The New Year starts with a sling
It’s just a matter of time before the tables will turn, I reminded him while cutting up his food, as I secretly hoped my rotator cuff never gets ripped apart.
It took the surgeon less than an hour to reconnect the cuff with a few anchors and stitches and sent us on our way to deal with the hubs’s non-working right arm. Too bad he isn’t left-handed. For the first few hours it seemed to be a breeze, until the numbness wore off, and the pain set in. No amount of medicine seemed to be doing the trick so I took matters into my own hands (which both are still in good working order, thank goodness).
His right arm was strapped to his chest in a contraption with so much Velcro nothing was going to budge. In an effort to keep the ice pack directly on the bandaged incision I thought it would be a good idea to pin it under his shirt to keep it in place. After I poked a hole in the bag and freezing water ran down his chest, I was banned from helping with the pain-management process.
The doctor sent home a DVD of the entire process, and on day three of recovery we decided to watch the surgery. It was interesting to see how the torn tissues were clamped back together, and about halfway through the surgeon had a slip of the tongue, or perhaps the knife, when he yelled for the recording to be turned off. We both looked at each other, wondering what must have gone wrong, but when the doctor turned the recording back on, it was as if nothing had happened. That’s the advantage, or perhaps disadvantage, of being sound asleep during surgery.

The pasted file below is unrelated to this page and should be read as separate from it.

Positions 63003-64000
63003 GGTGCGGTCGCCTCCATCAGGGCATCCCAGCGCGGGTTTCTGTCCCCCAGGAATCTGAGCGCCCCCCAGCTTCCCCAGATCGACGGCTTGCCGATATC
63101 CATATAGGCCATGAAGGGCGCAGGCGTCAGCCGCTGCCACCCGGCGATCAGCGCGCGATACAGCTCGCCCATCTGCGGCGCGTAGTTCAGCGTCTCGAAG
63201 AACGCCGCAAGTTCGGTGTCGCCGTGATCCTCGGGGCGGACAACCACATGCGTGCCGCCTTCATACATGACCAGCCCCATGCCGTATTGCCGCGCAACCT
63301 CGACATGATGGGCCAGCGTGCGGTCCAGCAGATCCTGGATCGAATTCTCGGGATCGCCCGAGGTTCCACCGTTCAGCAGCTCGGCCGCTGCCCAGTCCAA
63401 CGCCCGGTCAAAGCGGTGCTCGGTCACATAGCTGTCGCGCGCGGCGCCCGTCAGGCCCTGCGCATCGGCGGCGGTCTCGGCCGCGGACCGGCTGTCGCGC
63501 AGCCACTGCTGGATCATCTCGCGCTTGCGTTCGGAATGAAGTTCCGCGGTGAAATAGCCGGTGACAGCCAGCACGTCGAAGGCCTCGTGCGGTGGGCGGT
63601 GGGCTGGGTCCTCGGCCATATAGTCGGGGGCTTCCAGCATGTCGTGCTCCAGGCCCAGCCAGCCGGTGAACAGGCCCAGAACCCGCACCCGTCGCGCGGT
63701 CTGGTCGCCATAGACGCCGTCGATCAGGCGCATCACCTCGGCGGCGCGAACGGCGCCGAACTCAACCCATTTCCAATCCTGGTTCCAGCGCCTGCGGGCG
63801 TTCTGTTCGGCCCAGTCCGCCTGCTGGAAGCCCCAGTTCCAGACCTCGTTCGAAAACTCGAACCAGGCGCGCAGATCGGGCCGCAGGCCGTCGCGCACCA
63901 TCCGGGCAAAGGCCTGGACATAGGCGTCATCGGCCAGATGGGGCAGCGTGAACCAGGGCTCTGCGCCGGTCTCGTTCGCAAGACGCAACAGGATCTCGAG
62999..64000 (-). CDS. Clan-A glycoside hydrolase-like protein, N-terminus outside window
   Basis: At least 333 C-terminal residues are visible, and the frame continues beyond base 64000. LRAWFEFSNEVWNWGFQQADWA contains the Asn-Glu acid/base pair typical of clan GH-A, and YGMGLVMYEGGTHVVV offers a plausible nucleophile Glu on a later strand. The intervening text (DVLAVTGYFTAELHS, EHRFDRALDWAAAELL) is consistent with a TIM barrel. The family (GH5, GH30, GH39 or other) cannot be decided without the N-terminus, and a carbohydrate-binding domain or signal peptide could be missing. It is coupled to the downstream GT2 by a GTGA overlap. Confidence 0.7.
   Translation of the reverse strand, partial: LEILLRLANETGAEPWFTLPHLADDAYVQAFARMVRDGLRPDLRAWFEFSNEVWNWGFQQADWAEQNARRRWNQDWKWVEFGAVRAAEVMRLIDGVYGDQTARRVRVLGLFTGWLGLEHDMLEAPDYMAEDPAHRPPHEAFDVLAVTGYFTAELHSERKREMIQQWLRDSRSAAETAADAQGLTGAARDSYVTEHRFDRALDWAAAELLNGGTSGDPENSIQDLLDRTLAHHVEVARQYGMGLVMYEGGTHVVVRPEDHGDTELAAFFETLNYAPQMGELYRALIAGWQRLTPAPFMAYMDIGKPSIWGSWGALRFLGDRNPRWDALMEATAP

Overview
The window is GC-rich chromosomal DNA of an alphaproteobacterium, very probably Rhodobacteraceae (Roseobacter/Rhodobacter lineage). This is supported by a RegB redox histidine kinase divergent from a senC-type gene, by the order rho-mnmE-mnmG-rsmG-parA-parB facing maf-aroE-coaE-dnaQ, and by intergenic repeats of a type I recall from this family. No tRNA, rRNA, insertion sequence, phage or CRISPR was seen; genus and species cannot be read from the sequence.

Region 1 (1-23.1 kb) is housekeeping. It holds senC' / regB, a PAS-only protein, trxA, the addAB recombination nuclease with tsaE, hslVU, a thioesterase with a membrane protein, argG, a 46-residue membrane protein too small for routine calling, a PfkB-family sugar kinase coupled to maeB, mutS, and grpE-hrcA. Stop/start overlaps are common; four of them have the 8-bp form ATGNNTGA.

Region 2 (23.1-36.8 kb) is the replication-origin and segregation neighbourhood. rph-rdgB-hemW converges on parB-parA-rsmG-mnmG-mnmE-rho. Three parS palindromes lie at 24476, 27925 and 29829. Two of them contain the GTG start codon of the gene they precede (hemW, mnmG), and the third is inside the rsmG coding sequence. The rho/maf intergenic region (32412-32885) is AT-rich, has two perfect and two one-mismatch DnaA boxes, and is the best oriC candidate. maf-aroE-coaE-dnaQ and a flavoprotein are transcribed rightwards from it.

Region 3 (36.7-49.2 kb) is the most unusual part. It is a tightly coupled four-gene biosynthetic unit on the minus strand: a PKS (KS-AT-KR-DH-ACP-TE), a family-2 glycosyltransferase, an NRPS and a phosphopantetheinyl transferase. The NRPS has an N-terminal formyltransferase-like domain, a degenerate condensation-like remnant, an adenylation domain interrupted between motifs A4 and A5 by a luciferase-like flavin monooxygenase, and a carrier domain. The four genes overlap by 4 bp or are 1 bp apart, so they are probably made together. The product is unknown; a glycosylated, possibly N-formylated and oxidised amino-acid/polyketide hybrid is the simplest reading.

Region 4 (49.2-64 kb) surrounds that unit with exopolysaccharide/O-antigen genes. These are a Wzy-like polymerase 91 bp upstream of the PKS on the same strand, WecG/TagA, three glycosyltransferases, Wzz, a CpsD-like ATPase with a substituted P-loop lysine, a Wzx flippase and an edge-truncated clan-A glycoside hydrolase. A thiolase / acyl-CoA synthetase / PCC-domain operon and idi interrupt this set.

The arm was strapped to his chest for 10 days, and for the majority of that time I tried to stay out of his way unless he needed my help. The massive amount of bandage tape on his shoulder started to itch, and after a week he desperately wanted it off. The only way I was going to risk tearing off this surgical tape was if the doctor's office said it was OK. With only one arm functioning, he had no choice but to call, as he couldn’t do it himself. They said absolutely not. The tape couldn’t be removed, and if the area itched, to just tap on it. I nearly laughed out loud, on the thought of him tapping his misery away.
The next day we made an executive decision, and I peeked under the tape as he was miserable. An ugly rash had developed under the tape and contraption he’d been sworn to wear 24/7, and he still had seven days to go. No amount of “tapping” was going to remedy this mess.
We were successful in removing everything and, over time, the mad rash went away. The contraption is now off, although his arm still can’t be used and is in a sling. Recovery can take up to six months.
The lesson learned is, if you’ve gone over the hill, and the push mower won’t start on the third pull, don’t try, try again, unless you want to damage a body part.
Sandy Turner lives in Independence. Email her at email@example.com.